On the contrary, it is those who think they are powerful and strong, those who are arrogant in mind and heart, who meet their downfall,while those who accept their lowliness before God are lifted up.  “The hungry he fills with good things while the rich are sent empty away.”   The ‘hungry’ are those who are aware that they have nothing of themselves and that all is a gift from God.  The rich are those who think they have it all when in truth, they have nothing that lasts.  It is a teaching that will be go right through the Gospel.

Mary, of course, lived out this prayer all during her life as she supported and stood by her Son to the very end.  It seemed to end in disaster at the foot of the Cross but that was not the end.  New life, a life that no one can take away, was to come.

There is a choice of two First Readings.  The first is from the prophet Zephaniah and reflects the joy of the Visitation, the joy of the two cousins with their children as they greet each other.  “Shout for joy, O daughter Zion!  Sing joyfully, Israel!  Be glad and exult with all your heart, Jerusalem!”  For indeed the birth of these two children is a cause of joy for all God’s people.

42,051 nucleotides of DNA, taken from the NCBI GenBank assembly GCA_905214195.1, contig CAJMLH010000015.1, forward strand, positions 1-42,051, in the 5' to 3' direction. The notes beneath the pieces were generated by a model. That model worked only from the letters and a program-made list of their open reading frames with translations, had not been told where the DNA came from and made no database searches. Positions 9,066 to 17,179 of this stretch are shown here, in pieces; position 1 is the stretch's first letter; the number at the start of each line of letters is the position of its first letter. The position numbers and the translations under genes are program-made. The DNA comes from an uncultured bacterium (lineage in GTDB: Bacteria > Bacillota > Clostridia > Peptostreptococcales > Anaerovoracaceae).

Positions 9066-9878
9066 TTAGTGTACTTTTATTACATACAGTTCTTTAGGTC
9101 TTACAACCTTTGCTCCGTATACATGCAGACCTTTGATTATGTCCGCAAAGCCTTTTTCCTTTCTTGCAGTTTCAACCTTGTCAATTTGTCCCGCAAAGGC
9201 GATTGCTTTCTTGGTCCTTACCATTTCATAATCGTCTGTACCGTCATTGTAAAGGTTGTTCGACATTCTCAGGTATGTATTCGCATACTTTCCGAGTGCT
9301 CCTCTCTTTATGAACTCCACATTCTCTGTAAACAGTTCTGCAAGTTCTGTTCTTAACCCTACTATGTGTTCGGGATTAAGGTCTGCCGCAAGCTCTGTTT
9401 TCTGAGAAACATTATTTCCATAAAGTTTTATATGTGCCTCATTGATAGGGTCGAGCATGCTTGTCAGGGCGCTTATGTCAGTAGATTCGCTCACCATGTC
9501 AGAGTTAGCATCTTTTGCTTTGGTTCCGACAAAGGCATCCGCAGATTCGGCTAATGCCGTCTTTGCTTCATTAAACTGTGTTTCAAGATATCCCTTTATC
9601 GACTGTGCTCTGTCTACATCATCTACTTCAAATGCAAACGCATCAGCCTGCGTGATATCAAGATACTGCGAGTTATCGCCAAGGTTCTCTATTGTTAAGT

“The King of Israel, the Lord, is in your midst… The Lord your God is in your midst, a mighty saviour.  He will rejoice over you with gladness and renew you in his love.”   Yes, their Saviour is already in their midst but they do not know it yet.  They will have to wait another 30 years until Jesus appears on the scene and brings the Good News of his Father.  But the beginnings of the story are already here in today’s celebration.

The second First Reading suggested for today is from the Letter to the Romans.  It consists really of instructions on the spirit in which we should live our lives.  It summarises in part the teaching that Jesus will later communicate to his disciples and all those who make him their Lord.  Later, Jesus in his manhood, will communicate these lessons not just by his words but by the way he lives and relates to all those he encounters.

“Let love be sincere; hate what is evil, hold on to what is good; love one another with mutual affection; anticipate one another in showing honour.”  This is just what see taking place between Mary and Elizabeth as they meet together.  It is the way in which we, too, should behave in dealing with all the people who come into our lives. 

Further on, Paul says, “Contribute to the needs of the saints (the hagioi, ‘agioi, members of the Christian community), exercise hospitality… Bless those who persecute you… Rejoice with those who rejoice, weep with those who weep… Do not repay anyone evil for evil… If possible, on your part, live in peace with all…”   A challenging programme!  But we know that it is the only way to go.  Let us, then, today truly give our welcome to Jesus and do that by our every word and action.